(In reply to Ryan Sleevi from comment #3)
Gotcha! Yeah, you definitely want to keep
CERT_CreateSubjectCertList for the fallback path, since the preloading isn't going to cover all the cases of the existing Web PKI. A notable carveout in the policy is with respect to technically-constrained sub-CAs, which, for example, AT&T makes use of for their wifi captive portal solution. The other concern was that bypassing the trust domain has the affect of bypassing the 'temp' cert store (the in-memory one), which we don't really have any APIs that do that (the PK11_ methods today largely deal in keys).
Right - another change I'm intending to make is to include any intermediates from the TLS handshake on this fast path, which should work for technically-constrained hierarchies (assuming the server is configured to actually send the right certificates).
I do worry, though, about an API exposing raw CK_OBJECT_HANDLE for certificates, since the NSS API tries to only deal in CERTCertificates for those, and those have to go through the STAN_ layer to be minted (since they hang with the TrustDomain).
Would it help to roll these two into one more focused API like:
SECStatus PK11_FindRawCertsWithSubject(PK11SlotInfo *slot, SECItem *derSubject, PLArenaPool *arena, SECItem **results);
... that would take a particular slot to search for certificates matching a particular subject and return the raw bytes of each?
The 'intent' of the NSS API had been that the
CERTCertDBHandle would encapsulate the 'which slots to search', but I suspect that would still be affected by the
STAN_GetDefaultCryptoContext (which was the transition API to handle the legacy 'global' behaviour of NSS) call within
CERT_CreateSubjectCertList. That's the other part of why I asked - because exposing the PK11_ side adds another nail in the coffin of the CERTCertDBHandle (which we only ever expose a default one).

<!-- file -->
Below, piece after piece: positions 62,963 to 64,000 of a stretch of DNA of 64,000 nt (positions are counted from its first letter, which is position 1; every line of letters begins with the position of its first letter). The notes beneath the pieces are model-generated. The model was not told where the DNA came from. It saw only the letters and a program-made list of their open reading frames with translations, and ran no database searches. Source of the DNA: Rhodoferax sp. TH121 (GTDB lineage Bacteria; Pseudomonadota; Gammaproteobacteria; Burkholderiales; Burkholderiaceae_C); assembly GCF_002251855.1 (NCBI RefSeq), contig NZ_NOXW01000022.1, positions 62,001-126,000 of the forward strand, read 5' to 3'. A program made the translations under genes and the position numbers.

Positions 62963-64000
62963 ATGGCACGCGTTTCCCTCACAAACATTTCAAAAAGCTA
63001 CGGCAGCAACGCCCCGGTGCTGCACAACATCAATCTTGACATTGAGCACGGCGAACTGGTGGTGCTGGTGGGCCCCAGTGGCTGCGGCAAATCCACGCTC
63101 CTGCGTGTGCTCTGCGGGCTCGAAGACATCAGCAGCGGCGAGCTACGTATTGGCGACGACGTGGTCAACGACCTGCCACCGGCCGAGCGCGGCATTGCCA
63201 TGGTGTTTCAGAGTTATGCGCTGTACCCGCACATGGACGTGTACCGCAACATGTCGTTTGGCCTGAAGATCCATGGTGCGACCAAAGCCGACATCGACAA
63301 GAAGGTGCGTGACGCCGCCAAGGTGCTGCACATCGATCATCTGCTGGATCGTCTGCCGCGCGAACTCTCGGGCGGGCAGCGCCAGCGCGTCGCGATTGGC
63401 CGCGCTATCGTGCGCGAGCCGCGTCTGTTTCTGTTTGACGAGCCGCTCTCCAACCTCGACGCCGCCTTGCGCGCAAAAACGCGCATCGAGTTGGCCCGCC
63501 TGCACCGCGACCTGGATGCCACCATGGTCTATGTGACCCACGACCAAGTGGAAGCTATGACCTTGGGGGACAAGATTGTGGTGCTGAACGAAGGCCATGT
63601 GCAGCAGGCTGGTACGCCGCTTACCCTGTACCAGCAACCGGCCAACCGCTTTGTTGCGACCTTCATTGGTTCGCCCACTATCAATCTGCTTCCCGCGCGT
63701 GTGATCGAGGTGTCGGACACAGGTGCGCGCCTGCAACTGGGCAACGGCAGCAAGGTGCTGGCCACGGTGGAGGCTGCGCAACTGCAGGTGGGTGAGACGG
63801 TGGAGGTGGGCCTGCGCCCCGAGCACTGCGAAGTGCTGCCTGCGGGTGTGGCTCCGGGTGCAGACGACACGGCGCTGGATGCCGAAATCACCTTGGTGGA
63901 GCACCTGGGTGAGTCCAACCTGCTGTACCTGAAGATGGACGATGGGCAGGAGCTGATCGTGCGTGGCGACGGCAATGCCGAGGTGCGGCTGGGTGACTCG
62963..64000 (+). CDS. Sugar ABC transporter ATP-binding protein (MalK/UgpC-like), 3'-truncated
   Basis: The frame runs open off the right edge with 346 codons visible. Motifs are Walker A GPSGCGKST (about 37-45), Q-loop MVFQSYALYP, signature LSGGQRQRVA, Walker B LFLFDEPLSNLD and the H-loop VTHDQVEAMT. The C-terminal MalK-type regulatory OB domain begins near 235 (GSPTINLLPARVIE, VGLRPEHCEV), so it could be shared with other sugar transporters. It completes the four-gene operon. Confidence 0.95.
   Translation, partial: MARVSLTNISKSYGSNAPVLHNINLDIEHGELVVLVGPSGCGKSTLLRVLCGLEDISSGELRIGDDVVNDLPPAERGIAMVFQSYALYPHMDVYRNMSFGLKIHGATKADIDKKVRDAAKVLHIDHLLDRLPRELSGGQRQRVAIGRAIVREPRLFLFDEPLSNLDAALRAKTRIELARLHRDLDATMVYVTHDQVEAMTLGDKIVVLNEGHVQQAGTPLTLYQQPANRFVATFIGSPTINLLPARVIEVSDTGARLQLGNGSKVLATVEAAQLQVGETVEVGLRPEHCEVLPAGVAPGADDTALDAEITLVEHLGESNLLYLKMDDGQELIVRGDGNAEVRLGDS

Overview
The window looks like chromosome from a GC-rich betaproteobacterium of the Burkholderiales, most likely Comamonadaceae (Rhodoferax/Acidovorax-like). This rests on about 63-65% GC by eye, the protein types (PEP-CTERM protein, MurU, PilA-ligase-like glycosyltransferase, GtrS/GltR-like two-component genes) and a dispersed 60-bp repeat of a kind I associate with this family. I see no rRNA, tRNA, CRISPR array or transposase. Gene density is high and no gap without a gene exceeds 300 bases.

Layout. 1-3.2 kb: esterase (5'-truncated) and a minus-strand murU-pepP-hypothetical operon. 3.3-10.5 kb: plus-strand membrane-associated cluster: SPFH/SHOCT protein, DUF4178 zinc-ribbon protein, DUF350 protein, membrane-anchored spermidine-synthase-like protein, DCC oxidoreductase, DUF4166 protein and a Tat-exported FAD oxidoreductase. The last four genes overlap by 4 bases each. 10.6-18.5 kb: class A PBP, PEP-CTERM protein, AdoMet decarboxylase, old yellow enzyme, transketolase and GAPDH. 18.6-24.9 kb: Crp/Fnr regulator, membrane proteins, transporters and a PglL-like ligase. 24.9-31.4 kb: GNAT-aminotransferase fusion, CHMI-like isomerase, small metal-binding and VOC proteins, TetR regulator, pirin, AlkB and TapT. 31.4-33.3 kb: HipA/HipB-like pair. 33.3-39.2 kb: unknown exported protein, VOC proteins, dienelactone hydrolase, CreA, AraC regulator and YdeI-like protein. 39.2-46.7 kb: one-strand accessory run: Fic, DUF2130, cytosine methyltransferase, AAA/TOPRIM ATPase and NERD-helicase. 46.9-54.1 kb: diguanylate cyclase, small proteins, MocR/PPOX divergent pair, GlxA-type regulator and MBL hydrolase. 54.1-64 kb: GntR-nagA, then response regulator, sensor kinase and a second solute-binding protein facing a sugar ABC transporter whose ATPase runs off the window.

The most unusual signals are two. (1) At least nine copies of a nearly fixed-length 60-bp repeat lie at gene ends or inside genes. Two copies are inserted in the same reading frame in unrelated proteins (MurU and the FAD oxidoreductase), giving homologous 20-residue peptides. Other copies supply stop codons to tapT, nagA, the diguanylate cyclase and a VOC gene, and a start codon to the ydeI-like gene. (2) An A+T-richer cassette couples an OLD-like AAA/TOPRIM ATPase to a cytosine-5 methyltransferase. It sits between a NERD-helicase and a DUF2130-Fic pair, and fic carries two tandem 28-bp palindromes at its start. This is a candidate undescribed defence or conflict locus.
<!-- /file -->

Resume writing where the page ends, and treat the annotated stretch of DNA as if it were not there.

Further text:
That would be great if it worked, but this part of NSS has been in this halfway state since before my first internship at Mozilla 10 years ago.
Wouldn't this also run into issues for something like p11kit (on Fedora/RHEL), which replaces the builtin root module with its own (and has several), which functionally look and behave similarly to the softoken DBs. Or is the idea that it would always hit the slow-path if NSS itself hadn't loaded
Yes - the idea is to only use this on
Apologies if it comes off like I'm criticizing the design - just that the NSS public API has tried to limit the exposure directly of PKCS#11, and tended to layer things on (the
PKCS#11 object ->
CERTCertificate layer cake), so exposing something this low-level is super-powerful, and also super-error prone (in terms of object lifetime management), but also an API that would likely quickly become used and impossible to replace or refactor later.
I agree we shouldn't make it easy for consumers of NSS get themselves in a broken state by directly accessing PKCS#11.